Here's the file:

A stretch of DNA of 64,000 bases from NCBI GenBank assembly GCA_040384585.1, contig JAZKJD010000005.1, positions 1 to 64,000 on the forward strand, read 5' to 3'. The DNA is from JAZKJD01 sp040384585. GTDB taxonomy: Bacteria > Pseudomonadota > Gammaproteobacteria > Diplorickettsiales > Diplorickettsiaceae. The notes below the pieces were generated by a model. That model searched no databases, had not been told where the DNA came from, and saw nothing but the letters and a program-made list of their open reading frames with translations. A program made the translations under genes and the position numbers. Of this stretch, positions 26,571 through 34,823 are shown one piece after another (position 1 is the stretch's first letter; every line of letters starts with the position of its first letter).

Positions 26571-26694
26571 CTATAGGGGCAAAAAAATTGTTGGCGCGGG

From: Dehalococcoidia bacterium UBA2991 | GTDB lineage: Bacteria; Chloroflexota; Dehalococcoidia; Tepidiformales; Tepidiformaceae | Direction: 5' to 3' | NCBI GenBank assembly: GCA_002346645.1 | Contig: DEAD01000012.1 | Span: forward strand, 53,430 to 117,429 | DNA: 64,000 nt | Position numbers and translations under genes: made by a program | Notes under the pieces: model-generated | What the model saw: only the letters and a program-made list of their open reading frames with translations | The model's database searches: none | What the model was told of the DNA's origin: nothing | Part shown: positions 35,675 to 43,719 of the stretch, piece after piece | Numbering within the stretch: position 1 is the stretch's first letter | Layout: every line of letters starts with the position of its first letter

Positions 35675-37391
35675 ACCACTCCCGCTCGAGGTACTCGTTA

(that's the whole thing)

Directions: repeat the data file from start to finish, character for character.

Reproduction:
A stretch of DNA of 64,000 bases from NCBI GenBank assembly GCA_040384585.1, contig JAZKJD010000005.1, positions 1 to 64,000 on the forward strand, read 5' to 3'. The DNA is from JAZKJD01 sp040384585. GTDB taxonomy: Bacteria > Pseudomonadota > Gammaproteobacteria > Diplorickettsiales > Diplorickettsiaceae. The notes below the pieces were generated by a model. That model searched no databases, had not been told where the DNA came from, and saw nothing but the letters and a program-made list of their open reading frames with translations. A program made the translations under genes and the position numbers. Of this stretch, positions 26,571 through 34,823 are shown one piece after another (position 1 is the stretch's first letter; every line of letters starts with the position of its first letter).

Positions 26571-26694
26571 CTATAGGGGCAAAAAAATTGTTGGCGCGGG

From: Dehalococcoidia bacterium UBA2991 | GTDB lineage: Bacteria; Chloroflexota; Dehalococcoidia; Tepidiformales; Tepidiformaceae | Direction: 5' to 3' | NCBI GenBank assembly: GCA_002346645.1 | Contig: DEAD01000012.1 | Span: forward strand, 53,430 to 117,429 | DNA: 64,000 nt | Position numbers and translations under genes: made by a program | Notes under the pieces: model-generated | What the model saw: only the letters and a program-made list of their open reading frames with translations | The model's database searches: none | What the model was told of the DNA's origin: nothing | Part shown: positions 35,675 to 43,719 of the stretch, piece after piece | Numbering within the stretch: position 1 is the stretch's first letter | Layout: every line of letters starts with the position of its first letter

Positions 35675-37391
35675 ACCACTCCCGCTCGAGGTACTCGTTA